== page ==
Steelers hit jackpot with pick of Amos
Long after even the most ardent fans finally had
succumbed to the nearly 10 hours of waiting, dealing and shuffling of picks
known as the NFL Draft, the Pittsburgh Steelers were on the clock
with the final selection of the first day.
Oh, what a selection they made. Drafting Mountaineer tailback Amos
Zereoue with the 95th pick could pay off big for the Steelers.
By the end of the 1998 season, Pittsburgh
was in dire need of an offensive transfusion. Kordell Stewart, the lightning-quick
quarterback, was hesitant to run and woefully inaccurate with his passes.
Jerome Bettis suffered behind a constantly shifting offensive line and
the loss of fullback Tim Lester. Bettis also fought off injuries
most of the season. And then the receiving corps, already devoid of a deep
threat, lost Charles Johnson to free agency.
Zereoue will not be an every-down tailback in the
NFL; his lack of size will see to that. But what he does bring to
Pittsburgh is the ability to make big plays. With Zereoue, the Steelers
acquired a back with the knack of making things happen.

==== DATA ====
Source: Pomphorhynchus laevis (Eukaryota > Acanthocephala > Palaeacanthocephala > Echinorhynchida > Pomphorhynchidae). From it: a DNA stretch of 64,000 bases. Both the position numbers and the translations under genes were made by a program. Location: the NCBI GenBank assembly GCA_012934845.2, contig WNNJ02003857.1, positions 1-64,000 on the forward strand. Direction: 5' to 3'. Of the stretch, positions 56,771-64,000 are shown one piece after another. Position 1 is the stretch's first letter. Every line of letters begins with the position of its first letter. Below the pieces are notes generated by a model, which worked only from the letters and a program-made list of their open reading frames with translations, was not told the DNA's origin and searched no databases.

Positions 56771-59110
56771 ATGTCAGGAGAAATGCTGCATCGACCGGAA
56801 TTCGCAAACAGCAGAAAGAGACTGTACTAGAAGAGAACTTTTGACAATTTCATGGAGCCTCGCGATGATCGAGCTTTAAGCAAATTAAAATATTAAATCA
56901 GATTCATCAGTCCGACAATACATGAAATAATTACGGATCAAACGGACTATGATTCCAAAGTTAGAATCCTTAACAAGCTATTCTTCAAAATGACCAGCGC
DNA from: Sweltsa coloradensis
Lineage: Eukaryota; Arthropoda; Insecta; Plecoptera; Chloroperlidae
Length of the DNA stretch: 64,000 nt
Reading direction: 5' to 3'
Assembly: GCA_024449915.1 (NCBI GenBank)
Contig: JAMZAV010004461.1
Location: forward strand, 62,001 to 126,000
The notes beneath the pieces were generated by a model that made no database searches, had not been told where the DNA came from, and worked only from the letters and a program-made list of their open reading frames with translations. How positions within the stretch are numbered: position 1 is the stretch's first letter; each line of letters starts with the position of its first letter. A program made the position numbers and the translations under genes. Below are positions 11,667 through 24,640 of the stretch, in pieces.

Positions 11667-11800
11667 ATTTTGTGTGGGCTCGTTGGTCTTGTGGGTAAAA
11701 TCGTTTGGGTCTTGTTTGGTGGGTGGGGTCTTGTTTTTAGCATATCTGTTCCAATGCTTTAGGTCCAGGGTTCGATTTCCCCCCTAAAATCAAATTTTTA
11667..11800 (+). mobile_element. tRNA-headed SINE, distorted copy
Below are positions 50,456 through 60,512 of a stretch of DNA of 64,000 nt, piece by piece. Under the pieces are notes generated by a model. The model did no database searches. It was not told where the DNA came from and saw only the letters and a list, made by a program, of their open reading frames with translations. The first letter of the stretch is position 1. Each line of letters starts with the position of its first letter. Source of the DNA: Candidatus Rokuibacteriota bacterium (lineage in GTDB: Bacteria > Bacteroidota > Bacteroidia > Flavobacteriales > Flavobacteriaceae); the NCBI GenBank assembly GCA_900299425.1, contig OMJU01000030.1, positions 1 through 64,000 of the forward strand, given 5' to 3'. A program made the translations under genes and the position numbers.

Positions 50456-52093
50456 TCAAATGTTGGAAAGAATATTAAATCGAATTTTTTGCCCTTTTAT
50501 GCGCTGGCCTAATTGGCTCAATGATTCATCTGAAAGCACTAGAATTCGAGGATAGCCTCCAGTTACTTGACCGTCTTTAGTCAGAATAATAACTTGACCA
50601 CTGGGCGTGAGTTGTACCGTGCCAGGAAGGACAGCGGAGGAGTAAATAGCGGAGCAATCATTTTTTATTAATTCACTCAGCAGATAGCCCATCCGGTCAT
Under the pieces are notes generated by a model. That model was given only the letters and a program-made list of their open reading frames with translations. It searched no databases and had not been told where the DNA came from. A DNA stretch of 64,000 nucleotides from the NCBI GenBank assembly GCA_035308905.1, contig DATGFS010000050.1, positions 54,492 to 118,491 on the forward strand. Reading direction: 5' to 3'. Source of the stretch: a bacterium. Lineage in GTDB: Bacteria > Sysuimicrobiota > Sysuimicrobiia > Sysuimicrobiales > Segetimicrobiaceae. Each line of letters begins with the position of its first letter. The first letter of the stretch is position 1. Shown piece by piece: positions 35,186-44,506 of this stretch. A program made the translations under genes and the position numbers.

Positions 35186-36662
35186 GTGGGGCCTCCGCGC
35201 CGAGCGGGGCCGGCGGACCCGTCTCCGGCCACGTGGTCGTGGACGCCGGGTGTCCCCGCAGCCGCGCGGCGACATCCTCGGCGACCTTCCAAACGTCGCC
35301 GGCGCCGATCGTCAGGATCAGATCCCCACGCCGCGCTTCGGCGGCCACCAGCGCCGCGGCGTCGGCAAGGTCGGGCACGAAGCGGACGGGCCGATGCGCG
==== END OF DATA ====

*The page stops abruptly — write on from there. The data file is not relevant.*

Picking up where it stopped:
Whether its using his speed to give the offense
a different look, catching a screen pass to pick up a vital first down
or even as a decoy to draw a linebacker out of position, Zereoue will help
the Pittsburgh offense.
Check out what Bill Parcells did in New York and
New England with Dave Meggett. Parcells already had every-down backs (Ottis
Anderson with the Giants, Curtis Martin with the Patriots), yet the player
defenses often feared most in critical situations was Meggett. Meggett
routinely made key plays to keep drives alive.
Also, when Meggett came on the field, defenses immediately
shifted to stop him. Subsequently, other players often found open running
room. A running play that normally picked up four yards broke open for
A pass that normally was thrown into double-coverage
was thrown to a receiver who had beaten a cornerback.
Meggett helped lead the Giants and Patriots to Super Bowls.
If Pittsburgh uses him correctly, Zereoue could
do the same in the near future for the Steelers.
Charles Fisher is a prime example of what patience
and perseverance can accomplish. At the beginning of the 1998 season, Fisher
was fighting for a spot in the starting lineup. He may not even have been
thinking about the NFL Draft.
But following a solid senior season and great workouts,
he was taken by Cincinnati with the 33rd pick.
Fisher was taken ahead of better-known WVUplayers Zereoue, John Thornton
(Tennessee Titans, 52th pick), Solomon Page (Dallas Cowboys, 55th pick)
and Gary Stills (Kansas City Chiefs, 57th pick). And because of that, you
can be sure he also will be tops among his former teammates in another
category: Highest salary.